Lung cancer: Signs and symptoms to look out for
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There are around 48,500 new lung cancer cases in the UK every year, which works out to more than 130 every day. Lung cancer accounts for more than 20 percent of all cancer deaths, and only around four in 10 people diagnosed with the disease survive for one year or more. Lung cancer doesn’t normally cause noticeable symptoms until it has spread and become more severe, so it’s important to do everything you can to avoid developing lung cancer to start with.
Lung cancer survival rates aren’t very hopeful, with only one in 20 people diagnosed with lung cancer going on to live for another 10 years or more.
Early diagnosis can make a big difference when it comes to treating and surviving lung cancer, but the subtle symptoms make it tricky to get diagnosed quickly enough.
The main symptoms of lung cancer develop as the condition progresses, this includes:
- a cough that doesn’t go away after two or three weeks
- a long-standing cough that gets worse
- chest infections that keep coming back
- coughing up blood
- an ache or pain when breathing or coughing
- persistent breathlessness
- persistent tiredness or lack of energy
- loss of appetite or unexplained weight loss
If you’ve been diagnosed with lung cancer, your treatment will typically be managed by a team of specialists who will offer you the most suitable treatment.
The most common treatment options include surgery, radiotherapy, chemotherapy and immunotherapy.
Sometimes lung cancer can come back after you’ve had successful treatment, and survivors of lung cancer also have an increased risk of other cancers such as oesophagus cancer and thyroid cancer.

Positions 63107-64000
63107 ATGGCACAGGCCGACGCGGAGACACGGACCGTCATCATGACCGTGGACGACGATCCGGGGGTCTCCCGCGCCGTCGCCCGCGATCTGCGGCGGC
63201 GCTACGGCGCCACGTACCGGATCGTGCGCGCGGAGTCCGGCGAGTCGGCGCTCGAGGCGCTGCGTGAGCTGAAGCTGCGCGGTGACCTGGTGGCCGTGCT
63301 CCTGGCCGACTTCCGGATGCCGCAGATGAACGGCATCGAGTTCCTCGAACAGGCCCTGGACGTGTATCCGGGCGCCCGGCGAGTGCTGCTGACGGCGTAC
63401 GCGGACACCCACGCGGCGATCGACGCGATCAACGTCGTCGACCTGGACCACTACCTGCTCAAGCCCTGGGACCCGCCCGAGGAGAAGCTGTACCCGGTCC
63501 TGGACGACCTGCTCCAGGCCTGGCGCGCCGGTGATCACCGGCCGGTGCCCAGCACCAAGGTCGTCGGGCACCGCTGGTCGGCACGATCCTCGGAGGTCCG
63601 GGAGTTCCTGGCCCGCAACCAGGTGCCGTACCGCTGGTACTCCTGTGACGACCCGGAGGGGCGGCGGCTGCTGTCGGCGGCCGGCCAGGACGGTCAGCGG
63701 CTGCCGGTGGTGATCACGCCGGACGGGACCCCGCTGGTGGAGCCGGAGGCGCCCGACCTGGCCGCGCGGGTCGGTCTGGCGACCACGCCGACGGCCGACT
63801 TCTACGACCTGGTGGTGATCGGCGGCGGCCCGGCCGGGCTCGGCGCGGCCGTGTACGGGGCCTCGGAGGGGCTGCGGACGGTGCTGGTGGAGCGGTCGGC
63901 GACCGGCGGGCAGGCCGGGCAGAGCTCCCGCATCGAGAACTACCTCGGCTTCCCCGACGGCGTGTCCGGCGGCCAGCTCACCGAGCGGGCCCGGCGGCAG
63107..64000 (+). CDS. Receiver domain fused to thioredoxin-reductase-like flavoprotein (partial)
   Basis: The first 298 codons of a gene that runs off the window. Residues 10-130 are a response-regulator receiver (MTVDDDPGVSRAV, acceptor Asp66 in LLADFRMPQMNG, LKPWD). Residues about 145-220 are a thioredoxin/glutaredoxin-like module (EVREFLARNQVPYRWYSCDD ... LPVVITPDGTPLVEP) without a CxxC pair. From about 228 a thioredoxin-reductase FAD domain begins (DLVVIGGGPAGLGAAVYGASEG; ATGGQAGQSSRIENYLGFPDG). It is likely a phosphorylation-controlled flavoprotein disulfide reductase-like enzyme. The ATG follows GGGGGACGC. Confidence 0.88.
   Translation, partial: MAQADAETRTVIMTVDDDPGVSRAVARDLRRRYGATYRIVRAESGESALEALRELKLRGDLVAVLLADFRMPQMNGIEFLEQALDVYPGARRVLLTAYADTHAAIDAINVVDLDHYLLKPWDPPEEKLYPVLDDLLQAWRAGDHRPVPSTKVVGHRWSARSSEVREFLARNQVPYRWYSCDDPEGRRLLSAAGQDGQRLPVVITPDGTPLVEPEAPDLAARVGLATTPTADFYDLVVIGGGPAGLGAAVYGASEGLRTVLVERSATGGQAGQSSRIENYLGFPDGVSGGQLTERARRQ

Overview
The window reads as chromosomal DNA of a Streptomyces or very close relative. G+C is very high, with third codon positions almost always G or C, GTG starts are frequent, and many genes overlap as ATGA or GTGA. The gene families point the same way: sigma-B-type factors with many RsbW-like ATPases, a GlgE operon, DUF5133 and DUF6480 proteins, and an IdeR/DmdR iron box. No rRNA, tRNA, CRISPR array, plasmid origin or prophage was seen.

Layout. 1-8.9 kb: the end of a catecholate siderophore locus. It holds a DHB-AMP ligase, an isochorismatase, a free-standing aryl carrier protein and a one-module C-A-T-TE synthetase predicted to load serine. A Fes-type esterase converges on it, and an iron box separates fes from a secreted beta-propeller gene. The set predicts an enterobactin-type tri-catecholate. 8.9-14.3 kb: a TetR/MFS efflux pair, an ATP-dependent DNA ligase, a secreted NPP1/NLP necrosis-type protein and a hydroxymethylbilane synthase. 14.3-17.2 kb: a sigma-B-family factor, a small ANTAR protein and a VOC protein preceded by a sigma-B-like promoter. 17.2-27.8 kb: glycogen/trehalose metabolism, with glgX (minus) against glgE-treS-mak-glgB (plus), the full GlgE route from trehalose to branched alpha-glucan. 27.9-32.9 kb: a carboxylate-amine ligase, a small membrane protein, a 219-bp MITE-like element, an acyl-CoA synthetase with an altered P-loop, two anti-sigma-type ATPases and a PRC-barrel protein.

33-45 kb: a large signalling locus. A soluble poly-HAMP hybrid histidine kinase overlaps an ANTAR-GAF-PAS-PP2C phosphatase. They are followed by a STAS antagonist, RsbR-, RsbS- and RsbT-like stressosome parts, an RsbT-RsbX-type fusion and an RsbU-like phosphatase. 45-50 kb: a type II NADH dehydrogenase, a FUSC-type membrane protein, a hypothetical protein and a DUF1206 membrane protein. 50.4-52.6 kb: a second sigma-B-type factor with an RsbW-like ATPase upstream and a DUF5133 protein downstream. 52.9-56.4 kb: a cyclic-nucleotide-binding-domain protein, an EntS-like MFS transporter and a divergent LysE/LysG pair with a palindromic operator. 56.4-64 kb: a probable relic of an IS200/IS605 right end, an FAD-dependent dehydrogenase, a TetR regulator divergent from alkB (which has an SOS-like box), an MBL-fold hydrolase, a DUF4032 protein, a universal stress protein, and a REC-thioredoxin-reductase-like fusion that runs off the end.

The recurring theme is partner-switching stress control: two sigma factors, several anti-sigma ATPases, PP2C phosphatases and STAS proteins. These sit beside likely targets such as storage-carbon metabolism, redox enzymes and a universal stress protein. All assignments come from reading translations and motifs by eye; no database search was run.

The best option is always to do everything you can to reduce your risk of lung cancer to help avoid developing it in the first place.
The ONE thing that will reduce your risk of lung cancer
A healthy lifestyle including a balanced diet and regular exercise is important for the prevention of lots of different life-threatening conditions, however, this alone won’t reduce your risk of lung cancer significantly.
According to Cancer Research UK, a few studies have shown a reduced risk of lung cancer in people who are more active, but some of these studies didn’t fully consider the effect of smoking.
Smoking cigarettes is responsible for more than 70 percent of lung cancer cases, so the best thing you can do to reduce your risk of lung cancer is to quit smoking.
It doesn’t matter how long you’ve been smoking, it’s always worth quitting.
The NHS website says: “If you smoke, the best way to prevent lung cancer and other serious conditions is to stop smoking as soon as possible.
“Every year you do not smoke decreases your risk of getting serious illnesses, such as lung cancer.
“After 10 years of not smoking, your chances of developing lung cancer falls to half that of someone who smokes.”
Alongside keeping your lungs healthy with no cigarettes, you should keep an eye on your diet and exercise routine.
The NHS recommends eating a low-fat, high-fibre diet, including at least five portions a day of fresh fruit and vegetables and plenty of whole grains.
There is also strong evidence to suggest that regular exercise can lower the risk of developing lung cancer and other types of cancer.
The NHS site states: “Most adults are recommended to do at least 150 minutes (two hours and 30 minutes) of moderate-intensity aerobic activity each week, plus strength-training exercises on at least two days each week.”
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